Sunday, July 8, 2012

Scratches, splashes and crowds

This weekend was a beauty here in Vancouver, BC.

We finally got some summer.  Hopefully it has arrived for 'good' now.  It's horribly late, even by Vancouver standards, or perhaps more accurately I should say that we had no spring this year, so seeing any sun at all is horribly late.  In a way we seem to have leaped from winter to summer almost overnight.  That means I'm completely white still, but suddenly accosted with a UV index over 8!

Summer has resulted in the impetus to clean the car so she looks her best, and also the need to use the windscreen washer to clear the inevitable bug splattage.  Both of these activities have resulted in discoveries.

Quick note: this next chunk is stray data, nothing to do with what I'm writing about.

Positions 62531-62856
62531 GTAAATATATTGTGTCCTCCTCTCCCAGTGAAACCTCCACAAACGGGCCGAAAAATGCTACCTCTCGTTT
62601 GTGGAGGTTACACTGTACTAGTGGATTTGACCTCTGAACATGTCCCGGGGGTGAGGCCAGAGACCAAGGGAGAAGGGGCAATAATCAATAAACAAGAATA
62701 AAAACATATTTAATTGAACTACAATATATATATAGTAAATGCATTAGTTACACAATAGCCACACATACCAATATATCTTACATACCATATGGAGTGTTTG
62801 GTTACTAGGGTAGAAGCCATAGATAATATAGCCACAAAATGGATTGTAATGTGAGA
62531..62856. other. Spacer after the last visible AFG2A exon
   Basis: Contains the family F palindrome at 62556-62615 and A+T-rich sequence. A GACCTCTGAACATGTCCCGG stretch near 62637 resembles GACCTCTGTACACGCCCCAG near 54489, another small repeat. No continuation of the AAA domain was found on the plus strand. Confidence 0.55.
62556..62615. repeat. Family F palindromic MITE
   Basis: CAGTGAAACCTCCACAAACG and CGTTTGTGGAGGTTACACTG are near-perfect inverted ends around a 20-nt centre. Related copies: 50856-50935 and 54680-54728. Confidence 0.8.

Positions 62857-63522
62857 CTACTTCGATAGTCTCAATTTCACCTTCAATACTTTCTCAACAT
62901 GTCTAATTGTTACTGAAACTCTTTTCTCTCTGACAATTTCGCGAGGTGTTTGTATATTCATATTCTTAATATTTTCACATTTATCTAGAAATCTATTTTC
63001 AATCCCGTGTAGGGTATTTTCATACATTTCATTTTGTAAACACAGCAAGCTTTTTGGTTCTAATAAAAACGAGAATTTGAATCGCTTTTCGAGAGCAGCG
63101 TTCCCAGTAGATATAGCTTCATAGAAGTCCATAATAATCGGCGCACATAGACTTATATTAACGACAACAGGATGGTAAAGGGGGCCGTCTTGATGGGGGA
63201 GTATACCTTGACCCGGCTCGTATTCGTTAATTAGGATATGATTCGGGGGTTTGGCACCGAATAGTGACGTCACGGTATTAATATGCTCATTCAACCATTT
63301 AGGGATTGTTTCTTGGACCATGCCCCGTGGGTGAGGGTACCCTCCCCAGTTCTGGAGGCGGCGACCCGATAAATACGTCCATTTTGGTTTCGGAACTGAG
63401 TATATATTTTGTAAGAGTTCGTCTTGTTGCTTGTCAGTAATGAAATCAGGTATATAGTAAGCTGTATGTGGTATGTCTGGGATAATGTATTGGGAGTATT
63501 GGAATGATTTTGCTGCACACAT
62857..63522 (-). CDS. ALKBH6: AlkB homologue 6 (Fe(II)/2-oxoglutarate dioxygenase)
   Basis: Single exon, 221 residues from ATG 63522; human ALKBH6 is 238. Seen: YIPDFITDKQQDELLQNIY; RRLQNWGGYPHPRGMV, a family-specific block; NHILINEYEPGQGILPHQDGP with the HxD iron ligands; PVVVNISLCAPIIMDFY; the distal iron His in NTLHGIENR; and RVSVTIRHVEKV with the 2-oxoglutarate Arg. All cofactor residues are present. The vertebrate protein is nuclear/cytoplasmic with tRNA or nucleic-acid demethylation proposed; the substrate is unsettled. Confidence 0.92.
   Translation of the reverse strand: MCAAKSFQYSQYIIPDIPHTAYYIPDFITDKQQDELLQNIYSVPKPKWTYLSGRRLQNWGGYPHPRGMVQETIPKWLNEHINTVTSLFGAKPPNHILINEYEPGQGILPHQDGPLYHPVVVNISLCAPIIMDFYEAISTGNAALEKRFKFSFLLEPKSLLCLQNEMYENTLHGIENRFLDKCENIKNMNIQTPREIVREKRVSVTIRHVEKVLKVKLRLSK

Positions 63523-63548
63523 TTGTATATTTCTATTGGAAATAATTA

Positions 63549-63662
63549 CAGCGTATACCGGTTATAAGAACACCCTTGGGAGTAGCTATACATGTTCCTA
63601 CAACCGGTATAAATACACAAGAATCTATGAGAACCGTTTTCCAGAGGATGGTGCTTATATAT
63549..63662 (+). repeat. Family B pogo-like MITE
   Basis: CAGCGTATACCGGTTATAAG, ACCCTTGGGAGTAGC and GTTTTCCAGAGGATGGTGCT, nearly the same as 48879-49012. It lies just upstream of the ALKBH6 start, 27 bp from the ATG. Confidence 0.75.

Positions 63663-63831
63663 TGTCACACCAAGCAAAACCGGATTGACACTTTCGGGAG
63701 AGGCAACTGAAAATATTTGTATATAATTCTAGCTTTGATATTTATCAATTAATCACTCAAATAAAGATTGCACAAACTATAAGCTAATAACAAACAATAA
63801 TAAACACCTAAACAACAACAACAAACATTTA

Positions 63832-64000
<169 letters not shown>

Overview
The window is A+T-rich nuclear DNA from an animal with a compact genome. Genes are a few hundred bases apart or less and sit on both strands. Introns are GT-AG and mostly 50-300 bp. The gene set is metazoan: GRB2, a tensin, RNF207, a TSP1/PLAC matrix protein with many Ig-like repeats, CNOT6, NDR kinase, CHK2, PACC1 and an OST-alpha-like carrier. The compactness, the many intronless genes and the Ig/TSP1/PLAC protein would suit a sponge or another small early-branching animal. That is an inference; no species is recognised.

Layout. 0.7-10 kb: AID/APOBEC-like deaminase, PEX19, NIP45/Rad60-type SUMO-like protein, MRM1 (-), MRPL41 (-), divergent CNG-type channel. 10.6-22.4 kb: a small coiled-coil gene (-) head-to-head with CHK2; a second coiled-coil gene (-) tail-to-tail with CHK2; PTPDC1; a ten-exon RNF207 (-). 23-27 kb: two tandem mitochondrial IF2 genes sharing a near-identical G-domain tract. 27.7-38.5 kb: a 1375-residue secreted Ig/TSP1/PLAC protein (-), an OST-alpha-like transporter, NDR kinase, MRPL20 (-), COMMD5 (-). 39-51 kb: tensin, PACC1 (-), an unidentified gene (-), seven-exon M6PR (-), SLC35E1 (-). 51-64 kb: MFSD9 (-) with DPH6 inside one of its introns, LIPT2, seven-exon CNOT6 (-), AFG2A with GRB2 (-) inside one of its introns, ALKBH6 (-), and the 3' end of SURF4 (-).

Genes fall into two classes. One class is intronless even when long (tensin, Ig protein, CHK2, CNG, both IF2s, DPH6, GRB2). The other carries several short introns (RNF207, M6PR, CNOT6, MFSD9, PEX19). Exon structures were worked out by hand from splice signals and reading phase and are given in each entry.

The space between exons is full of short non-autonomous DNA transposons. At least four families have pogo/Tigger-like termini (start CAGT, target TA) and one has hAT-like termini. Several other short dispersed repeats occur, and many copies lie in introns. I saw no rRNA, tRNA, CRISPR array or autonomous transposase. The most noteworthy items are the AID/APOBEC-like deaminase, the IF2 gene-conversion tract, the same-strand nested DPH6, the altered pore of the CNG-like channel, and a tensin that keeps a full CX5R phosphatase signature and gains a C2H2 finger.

First, I discovered scratches on the hood.  These weren't bad and clearly hadn't stood out egregiously, but they were definite scratches through the clear coat and into the paint proper.  They are localized and by their number, orientation and distribution you can see exactly how they were caused.  Someone at the dealership who was tasked with cleaning the vehicle, while it was on display at the dealership, clearly picked up a rag that had been used for rather less genteel purposes, or dropped their wash rag on the ground.  They then took a few good strokes at 'cleaning' or 'polishing' the hood, nicely rubbing some grit into the paintwork in the process.